After a general reset, logical “0” is set up in registers of all elements, then the byte appears at the input *DataIn*, and after the clock pulse is received, its value is sent to the inputs *Max*, where it is multiplied by the counter value. After that, the result obtained is accumulated in the accumulator. Data for Y coordinate are processed similarly, and for W data a simple addition with accumulation is realized. Then obtained sums arrive to dividers *Divх*, *Divy* through the code converter (FPC). At the same time, the CM circuit compares value W of the previous byte with its current value, and if the new value is bigger, it is being registered in the register. As we stated above, one frame of 128 by 128 DE requires 16384 clock pulses. As a result, values of X, Y and W appear on the outputs.

The data storage unit (DSU) is a simple register where intermediate data is stored.

*r*, i.e. for image classification into “good”, with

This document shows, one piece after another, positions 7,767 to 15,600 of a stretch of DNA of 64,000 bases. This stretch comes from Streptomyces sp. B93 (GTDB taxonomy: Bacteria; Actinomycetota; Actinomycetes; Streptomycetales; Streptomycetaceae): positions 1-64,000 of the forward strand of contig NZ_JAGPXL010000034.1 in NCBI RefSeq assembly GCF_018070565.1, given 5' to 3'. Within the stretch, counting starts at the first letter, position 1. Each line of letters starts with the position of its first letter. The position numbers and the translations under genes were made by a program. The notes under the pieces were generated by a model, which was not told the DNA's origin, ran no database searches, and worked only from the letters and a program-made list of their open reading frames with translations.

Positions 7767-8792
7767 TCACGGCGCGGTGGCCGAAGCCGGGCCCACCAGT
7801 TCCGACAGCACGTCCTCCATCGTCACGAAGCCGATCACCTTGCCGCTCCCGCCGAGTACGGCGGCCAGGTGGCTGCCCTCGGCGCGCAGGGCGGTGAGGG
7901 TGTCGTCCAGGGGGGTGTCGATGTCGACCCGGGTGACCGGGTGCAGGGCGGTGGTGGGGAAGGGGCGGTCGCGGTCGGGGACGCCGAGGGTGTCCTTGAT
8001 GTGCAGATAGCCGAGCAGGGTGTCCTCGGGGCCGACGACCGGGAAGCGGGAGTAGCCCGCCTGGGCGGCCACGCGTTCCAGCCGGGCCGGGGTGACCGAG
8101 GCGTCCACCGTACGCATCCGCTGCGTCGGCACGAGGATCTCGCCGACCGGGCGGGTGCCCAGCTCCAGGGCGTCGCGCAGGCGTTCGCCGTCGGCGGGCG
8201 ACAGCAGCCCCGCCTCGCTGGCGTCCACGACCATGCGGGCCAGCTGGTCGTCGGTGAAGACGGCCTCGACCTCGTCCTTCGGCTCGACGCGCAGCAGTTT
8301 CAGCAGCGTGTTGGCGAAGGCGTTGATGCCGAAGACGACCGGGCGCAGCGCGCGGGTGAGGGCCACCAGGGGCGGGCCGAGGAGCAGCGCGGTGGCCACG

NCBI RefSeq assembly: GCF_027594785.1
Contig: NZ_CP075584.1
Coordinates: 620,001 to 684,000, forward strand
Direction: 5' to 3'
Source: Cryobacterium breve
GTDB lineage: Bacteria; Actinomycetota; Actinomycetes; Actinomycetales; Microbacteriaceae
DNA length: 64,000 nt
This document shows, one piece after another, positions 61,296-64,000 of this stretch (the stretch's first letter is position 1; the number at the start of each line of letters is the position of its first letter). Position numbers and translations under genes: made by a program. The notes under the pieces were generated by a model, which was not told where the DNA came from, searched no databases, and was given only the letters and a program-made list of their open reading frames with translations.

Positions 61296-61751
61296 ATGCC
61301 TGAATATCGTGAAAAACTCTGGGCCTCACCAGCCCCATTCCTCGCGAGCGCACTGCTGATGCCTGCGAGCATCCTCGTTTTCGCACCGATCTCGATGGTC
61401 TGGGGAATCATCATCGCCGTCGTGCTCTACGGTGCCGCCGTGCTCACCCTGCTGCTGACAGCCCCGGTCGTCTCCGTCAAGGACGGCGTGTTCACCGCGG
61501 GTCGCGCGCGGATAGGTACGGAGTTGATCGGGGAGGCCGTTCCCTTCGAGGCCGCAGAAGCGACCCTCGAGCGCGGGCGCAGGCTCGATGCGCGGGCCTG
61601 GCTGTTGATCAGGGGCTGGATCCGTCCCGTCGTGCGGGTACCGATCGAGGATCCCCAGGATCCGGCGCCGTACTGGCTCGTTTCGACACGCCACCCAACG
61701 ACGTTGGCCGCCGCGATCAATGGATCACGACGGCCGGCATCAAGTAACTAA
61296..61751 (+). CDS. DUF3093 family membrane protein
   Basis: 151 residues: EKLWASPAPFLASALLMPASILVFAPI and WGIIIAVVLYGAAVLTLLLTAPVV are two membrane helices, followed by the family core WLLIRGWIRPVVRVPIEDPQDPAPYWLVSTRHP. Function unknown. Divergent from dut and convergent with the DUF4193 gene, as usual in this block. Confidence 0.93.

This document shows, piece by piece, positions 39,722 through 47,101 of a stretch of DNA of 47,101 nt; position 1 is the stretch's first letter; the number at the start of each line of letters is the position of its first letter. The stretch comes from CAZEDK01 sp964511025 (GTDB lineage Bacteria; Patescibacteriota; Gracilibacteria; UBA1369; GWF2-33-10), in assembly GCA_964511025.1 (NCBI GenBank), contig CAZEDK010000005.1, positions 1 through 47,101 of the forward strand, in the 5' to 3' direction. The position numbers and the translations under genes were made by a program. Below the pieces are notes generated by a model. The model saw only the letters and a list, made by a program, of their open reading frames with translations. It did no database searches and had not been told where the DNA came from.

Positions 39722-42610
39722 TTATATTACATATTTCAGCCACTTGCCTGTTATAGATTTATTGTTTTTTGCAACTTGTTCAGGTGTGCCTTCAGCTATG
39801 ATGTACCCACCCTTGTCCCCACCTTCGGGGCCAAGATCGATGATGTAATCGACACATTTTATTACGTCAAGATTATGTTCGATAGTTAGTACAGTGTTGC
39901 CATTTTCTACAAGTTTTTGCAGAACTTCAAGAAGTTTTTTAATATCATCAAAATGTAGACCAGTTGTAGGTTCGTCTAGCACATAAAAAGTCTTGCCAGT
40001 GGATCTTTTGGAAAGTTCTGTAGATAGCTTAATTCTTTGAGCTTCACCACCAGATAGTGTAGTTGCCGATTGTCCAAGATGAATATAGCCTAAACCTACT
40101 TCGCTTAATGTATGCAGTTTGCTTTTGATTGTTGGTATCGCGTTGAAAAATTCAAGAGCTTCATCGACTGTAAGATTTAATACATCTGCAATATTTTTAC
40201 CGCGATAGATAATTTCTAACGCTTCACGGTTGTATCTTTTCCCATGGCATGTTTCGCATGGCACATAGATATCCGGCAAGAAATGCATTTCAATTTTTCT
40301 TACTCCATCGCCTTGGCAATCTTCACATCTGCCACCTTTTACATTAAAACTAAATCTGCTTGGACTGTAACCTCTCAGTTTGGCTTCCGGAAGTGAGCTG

*r*= 1, and “bad”, with

*r*= 0 respectively. The unit consists of the following elements and connections (Table 4).

**Signals of the ICU**

Name | Direction | Comment |
---|---|---|

Aclr | In | Asynchronous clear input; |

CLK | In | Clock input; |

Ena3 | In | Clock enable input; |

DataInS[8] | In | Input data bus (from buffer) |

W0.5 | In | Input bus W05; |

W0.75 | In | Input bus W075; |

Rout | Out | “Good”/“bad” image indication output |

The СW0.5, СW0.75 are comparators that compare incoming frame byte with respective values of brightness; counters CN1, CN2 count a number of points above a respective brightness threshold; code converters FPC1, FPC2 transform an integer into a floating-point number; Div is a divider of floating-point numbers received from CN1 and CN2; threshold comparators TC1 and TC2 compare values received from the Div with preset constants (TC1 for r = 0.7 and TC2 for r = 0.8).

The circuit works in the following way: